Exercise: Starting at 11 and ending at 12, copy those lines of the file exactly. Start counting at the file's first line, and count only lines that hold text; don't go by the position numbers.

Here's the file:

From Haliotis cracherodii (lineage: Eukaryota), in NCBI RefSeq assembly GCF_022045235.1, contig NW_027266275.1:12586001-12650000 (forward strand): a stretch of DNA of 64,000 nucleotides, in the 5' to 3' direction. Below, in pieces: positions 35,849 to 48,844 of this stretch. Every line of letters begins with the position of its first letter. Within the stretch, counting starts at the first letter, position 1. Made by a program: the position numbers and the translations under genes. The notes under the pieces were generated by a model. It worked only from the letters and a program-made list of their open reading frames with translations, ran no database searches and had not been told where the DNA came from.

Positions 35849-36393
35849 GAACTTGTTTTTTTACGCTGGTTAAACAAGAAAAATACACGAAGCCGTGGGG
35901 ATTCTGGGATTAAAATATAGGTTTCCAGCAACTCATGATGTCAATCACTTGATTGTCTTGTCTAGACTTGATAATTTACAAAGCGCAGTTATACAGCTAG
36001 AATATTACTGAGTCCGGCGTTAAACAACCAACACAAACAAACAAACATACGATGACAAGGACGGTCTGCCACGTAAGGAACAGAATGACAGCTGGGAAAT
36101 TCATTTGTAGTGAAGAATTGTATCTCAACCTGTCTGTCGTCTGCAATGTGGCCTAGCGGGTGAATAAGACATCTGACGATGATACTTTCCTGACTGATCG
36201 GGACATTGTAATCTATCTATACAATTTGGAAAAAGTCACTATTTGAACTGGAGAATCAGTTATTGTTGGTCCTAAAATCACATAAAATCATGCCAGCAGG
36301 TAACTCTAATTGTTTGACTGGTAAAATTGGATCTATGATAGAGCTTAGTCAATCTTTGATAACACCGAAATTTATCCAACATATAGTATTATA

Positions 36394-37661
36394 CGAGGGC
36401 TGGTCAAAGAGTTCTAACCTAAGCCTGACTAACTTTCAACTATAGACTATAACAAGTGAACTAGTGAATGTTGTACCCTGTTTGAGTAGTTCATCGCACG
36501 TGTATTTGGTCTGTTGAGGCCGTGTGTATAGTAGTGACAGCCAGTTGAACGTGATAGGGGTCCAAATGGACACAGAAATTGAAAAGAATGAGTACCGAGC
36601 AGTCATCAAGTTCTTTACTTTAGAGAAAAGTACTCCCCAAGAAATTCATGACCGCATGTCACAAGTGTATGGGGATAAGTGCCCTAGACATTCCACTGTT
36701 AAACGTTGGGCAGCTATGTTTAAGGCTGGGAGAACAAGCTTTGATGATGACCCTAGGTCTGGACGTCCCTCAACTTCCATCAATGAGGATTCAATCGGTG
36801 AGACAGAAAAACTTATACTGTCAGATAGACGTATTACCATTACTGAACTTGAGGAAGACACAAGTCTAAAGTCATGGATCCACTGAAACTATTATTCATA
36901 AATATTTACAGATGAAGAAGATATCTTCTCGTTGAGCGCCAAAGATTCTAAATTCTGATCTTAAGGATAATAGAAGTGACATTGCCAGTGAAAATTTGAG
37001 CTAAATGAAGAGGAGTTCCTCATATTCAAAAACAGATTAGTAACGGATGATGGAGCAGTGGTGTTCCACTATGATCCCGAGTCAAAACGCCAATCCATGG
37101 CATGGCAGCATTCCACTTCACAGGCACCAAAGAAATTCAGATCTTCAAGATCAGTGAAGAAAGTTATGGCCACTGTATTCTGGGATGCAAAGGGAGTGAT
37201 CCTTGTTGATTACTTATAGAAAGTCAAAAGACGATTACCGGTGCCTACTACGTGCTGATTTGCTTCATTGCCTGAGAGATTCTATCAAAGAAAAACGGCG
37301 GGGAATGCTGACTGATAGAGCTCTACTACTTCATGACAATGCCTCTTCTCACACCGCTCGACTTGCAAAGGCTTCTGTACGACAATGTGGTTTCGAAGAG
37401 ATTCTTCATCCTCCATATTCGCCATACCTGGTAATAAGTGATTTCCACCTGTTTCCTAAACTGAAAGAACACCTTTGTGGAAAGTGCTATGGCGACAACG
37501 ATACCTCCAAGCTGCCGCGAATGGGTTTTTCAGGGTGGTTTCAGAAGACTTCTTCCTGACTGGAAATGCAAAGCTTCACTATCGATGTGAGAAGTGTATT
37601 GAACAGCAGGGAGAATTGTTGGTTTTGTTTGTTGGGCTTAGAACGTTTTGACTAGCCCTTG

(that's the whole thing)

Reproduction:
36401 TGGTCAAAGAGTTCTAACCTAAGCCTGACTAACTTTCAACTATAGACTATAACAAGTGAACTAGTGAATGTTGTACCCTGTTTGAGTAGTTCATCGCACG
36501 TGTATTTGGTCTGTTGAGGCCGTGTGTATAGTAGTGACAGCCAGTTGAACGTGATAGGGGTCCAAATGGACACAGAAATTGAAAAGAATGAGTACCGAGC